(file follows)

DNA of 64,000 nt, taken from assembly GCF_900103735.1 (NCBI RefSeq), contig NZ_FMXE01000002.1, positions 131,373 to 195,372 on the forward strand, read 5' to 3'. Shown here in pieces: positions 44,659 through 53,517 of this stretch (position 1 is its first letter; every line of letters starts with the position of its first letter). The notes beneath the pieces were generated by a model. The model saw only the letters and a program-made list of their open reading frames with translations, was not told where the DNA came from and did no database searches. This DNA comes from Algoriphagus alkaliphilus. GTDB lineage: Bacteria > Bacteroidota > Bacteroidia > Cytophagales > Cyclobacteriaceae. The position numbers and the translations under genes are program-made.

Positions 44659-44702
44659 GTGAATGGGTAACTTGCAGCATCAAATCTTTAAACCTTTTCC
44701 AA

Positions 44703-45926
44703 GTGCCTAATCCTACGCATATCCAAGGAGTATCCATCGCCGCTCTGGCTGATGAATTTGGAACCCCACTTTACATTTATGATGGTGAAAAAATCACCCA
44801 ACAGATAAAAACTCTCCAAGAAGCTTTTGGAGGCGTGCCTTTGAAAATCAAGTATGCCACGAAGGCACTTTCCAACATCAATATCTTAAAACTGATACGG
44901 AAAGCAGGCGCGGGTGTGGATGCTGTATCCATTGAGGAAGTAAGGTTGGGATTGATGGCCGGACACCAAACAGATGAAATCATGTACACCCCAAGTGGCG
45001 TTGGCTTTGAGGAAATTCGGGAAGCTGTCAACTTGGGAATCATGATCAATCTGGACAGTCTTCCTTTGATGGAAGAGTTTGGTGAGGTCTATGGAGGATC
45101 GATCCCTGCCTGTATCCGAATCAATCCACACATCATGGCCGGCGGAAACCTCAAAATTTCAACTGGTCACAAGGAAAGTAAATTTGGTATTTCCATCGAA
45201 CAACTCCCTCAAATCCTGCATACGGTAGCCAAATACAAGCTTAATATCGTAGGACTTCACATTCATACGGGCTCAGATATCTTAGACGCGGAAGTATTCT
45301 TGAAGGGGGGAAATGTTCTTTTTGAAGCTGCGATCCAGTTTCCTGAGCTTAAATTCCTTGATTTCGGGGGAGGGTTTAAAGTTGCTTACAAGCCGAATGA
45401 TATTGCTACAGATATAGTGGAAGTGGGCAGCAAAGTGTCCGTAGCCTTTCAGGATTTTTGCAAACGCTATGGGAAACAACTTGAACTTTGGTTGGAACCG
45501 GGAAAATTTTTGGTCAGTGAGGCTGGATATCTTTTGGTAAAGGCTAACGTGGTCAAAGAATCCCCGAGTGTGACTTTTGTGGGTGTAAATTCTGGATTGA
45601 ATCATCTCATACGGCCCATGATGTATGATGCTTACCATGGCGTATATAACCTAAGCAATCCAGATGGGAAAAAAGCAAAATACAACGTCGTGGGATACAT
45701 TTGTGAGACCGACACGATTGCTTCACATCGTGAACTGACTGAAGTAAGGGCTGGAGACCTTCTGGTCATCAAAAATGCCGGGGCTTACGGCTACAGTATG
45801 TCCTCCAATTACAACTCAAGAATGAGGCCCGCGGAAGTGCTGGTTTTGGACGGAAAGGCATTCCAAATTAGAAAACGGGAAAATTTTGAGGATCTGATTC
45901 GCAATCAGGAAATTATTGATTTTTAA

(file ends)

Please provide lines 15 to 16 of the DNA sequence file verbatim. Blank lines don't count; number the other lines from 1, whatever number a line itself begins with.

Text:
45601 ATCATCTCATACGGCCCATGATGTATGATGCTTACCATGGCGTATATAACCTAAGCAATCCAGATGGGAAAAAAGCAAAATACAACGTCGTGGGATACAT
45701 TTGTGAGACCGACACGATTGCTTCACATCGTGAACTGACTGAAGTAAGGGCTGGAGACCTTCTGGTCATCAAAAATGCCGGGGCTTACGGCTACAGTATG